1. Keletaona (cf. Frimigacci, p. 152-153).
  2. Besides Pompallier’s report (doc. 193, § 4-6), we can bear in mind that of Servant who speaks of the opposition of the followers of Musumusu (cf. doc. 225, especially § 3).
  3. Ingram (p.24) says it is believed that the schooner Speculator, on a voyage to Wellington, had foundered at sea with the loss of all on board. The Speculator which had left Auckland in July 1842 and Mercury Bay on 12 August, had not arrived in Wellington on 2 November. The schooner was reportedly 40 tons and was carrying several passengers and cargo. A vessel of the same name, under the command of Captain Leech, had left the Bay of Islands on 11 July 1842 for Auckland; it was undoubtedly the same vessel. The Speculator, with Father Borjan and Brother Déodat, is mentioned in documents 230, § 18; 248, § 1; 253, § 8; 260, § 2; 263, § 1;
  4. In March of the following year Forest will write to Colin that mast debris seen in the open sea has been recognised as belonging to this ship and that there is no longer hope of seeing them again in this world. (cf. doc. 247, § 3).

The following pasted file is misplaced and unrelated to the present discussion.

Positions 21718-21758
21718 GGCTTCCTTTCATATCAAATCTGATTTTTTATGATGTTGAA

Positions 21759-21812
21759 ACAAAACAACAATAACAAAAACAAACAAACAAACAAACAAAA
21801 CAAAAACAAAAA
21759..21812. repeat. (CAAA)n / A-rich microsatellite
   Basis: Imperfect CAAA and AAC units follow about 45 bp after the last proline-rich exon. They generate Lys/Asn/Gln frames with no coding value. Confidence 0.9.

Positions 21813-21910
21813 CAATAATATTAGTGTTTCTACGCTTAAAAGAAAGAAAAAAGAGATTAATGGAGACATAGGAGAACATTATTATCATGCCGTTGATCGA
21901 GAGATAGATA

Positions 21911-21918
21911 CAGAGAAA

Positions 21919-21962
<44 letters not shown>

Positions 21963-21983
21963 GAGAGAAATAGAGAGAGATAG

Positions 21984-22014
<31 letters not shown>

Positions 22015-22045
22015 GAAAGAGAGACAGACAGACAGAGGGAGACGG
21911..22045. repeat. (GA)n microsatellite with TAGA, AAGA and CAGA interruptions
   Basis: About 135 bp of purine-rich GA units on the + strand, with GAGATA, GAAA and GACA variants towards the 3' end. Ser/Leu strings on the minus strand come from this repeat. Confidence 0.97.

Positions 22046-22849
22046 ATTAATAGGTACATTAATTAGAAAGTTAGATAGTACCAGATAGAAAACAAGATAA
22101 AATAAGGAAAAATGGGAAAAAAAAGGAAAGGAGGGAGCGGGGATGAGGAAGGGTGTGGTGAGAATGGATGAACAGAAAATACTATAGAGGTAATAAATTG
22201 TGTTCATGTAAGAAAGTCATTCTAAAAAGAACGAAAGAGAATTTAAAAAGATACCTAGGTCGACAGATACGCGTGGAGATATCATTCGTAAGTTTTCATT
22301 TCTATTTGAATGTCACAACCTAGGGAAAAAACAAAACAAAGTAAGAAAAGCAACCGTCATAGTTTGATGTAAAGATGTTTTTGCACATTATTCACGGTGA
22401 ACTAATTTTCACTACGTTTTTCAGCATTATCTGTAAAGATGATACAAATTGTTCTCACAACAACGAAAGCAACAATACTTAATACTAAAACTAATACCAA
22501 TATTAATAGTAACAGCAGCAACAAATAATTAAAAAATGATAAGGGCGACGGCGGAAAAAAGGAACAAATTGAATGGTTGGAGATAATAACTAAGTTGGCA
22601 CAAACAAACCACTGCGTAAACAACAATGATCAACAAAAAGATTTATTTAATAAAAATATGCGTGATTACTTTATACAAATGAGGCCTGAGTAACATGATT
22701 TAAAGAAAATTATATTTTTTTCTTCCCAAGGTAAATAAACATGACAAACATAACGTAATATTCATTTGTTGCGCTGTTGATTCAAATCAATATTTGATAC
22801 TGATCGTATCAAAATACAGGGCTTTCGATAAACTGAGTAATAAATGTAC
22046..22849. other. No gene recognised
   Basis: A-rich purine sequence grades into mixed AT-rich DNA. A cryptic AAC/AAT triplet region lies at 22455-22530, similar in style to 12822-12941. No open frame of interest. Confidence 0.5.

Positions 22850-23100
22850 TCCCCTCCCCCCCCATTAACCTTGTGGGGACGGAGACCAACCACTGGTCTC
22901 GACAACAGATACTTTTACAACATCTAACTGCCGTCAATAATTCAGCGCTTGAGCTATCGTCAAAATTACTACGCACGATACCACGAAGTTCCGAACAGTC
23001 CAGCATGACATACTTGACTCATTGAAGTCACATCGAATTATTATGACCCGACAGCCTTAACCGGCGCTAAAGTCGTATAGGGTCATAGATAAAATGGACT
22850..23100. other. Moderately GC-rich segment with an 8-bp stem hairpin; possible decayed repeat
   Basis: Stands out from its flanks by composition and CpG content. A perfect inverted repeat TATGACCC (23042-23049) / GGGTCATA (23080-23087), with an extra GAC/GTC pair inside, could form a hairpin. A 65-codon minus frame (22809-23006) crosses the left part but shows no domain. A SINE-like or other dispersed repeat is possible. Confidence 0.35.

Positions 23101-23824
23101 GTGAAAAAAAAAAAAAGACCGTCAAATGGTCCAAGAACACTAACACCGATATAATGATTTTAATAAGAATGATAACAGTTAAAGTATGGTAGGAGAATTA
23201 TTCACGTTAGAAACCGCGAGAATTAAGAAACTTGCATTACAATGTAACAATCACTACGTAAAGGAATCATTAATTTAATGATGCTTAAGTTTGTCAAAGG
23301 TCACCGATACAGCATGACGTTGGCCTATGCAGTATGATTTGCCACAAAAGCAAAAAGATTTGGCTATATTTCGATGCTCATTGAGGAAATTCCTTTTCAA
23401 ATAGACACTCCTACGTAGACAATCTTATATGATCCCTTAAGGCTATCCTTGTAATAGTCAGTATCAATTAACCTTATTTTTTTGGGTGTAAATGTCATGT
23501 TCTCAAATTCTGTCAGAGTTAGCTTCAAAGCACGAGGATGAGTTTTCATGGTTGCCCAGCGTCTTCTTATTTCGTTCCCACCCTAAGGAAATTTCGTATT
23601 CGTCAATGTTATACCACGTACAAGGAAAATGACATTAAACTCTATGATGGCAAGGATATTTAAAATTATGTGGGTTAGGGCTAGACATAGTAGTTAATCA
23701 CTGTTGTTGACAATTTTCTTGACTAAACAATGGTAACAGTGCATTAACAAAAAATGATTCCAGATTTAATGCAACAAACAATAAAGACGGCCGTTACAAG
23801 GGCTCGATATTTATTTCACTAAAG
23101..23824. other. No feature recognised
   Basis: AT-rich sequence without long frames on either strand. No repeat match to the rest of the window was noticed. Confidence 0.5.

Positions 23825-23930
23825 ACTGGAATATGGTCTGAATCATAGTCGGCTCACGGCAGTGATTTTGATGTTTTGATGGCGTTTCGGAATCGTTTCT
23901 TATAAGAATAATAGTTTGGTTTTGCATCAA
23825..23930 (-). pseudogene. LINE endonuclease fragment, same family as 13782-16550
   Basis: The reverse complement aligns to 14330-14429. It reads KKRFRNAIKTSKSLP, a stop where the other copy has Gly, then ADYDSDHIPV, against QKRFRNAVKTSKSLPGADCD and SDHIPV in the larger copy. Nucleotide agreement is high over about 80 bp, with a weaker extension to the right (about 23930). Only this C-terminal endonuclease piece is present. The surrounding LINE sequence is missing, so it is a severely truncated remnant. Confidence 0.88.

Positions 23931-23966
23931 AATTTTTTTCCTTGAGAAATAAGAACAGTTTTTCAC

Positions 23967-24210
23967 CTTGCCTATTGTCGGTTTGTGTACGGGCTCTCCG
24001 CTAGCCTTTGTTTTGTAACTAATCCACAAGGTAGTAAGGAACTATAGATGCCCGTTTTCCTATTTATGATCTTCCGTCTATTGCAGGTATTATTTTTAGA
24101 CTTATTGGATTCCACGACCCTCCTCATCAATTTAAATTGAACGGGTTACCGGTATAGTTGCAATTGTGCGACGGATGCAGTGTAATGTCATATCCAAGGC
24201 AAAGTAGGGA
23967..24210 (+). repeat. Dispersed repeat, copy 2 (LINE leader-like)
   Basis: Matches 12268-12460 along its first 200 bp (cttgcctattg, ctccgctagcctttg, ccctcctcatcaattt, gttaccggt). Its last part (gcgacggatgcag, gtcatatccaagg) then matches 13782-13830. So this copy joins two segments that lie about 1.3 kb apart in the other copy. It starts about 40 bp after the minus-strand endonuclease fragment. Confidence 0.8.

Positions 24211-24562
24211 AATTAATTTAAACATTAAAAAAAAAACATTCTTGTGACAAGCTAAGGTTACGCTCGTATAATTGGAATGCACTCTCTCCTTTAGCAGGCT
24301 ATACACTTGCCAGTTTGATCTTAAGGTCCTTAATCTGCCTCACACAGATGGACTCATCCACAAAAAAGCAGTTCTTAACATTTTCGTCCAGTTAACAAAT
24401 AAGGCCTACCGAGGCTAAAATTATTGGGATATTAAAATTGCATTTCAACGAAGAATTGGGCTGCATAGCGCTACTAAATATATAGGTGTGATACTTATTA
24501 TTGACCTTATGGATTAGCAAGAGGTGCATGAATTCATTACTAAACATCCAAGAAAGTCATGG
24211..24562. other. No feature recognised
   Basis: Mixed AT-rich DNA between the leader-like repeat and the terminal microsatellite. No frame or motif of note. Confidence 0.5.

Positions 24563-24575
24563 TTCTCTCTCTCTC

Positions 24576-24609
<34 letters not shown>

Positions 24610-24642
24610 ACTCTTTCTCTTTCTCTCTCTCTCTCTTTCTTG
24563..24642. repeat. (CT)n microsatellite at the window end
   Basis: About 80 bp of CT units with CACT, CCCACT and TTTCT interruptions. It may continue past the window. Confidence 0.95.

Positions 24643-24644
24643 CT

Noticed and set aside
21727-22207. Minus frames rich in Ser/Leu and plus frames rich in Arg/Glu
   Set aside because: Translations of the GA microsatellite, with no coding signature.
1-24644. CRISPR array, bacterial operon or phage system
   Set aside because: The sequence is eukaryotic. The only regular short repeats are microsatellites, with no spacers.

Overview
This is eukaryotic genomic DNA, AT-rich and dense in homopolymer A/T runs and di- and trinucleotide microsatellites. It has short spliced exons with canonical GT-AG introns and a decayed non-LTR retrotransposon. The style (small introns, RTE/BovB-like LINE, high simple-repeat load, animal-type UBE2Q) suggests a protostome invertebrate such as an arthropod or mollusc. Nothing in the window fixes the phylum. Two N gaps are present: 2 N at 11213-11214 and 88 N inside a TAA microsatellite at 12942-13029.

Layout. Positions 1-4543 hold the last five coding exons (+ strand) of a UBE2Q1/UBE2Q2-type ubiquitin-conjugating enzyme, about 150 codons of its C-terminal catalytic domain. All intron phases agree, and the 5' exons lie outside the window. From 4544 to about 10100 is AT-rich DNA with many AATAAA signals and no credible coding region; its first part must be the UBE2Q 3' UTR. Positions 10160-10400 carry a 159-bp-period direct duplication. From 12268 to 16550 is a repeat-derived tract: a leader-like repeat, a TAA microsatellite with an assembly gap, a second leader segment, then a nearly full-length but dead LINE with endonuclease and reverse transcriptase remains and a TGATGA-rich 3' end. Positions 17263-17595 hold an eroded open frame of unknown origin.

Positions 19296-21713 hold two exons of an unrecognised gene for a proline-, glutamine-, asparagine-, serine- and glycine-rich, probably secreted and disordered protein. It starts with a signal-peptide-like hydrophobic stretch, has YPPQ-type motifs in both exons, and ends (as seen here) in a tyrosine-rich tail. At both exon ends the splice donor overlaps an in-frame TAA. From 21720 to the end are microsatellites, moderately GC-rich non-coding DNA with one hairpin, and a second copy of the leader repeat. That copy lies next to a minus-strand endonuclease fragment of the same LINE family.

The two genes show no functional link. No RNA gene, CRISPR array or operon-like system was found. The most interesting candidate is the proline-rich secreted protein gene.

5. Forest, in his letter of 3 April 1842 (doc. 140, § 9 and n. 5), mentions the community of Catholics in the new town of Wellington (Port Nicholson) thanks to Lord Petre, a Catholic himself and one of the directors of the New Zealand Company. His son, Henry William Petre, one of the first settlers in Wellington, brought out Father O’Reilly, Irish Capuchin, who arrived there on 31 January 1843 (Smart and Bates, p.54-55; McGlone, p.2). The “English priest” mentioned here is undoubtedly this priest
  6. Governor William Hobson died on 10 September 1842; he was replaced by Lieutenant Willoughby Shortland, “administrator” until 26 December 1843 (Encyclopaedia of NZ, vol.1, p.867).
  7. The curé of Saint-Paul from 1833 to 1854 is Jean-François Cattet (cf. Vachet, p.740; see also OM 4, p. 216).
  8. Jean-Henri Dezeur, curé of the main church at St. Etienne from 1824 to 1835, then canon in Lyon (cf. Vachet, p.733; see OM 4, p.498-499).
  9. Martin Rubenbauer (according to personnel register 2, in the Archives of the Archdiocese of Lyon) was born in Lyon on 25 August 1806, ordained priest on 17 December 1831, appointed to Notre-Dame de Saint-Louis, then chaplain at Notre-Dame de Fourvière from 1843 (cf. also Annuaire de Lyon 1841, p.9; Annuaire de Lyon 1844, p.24).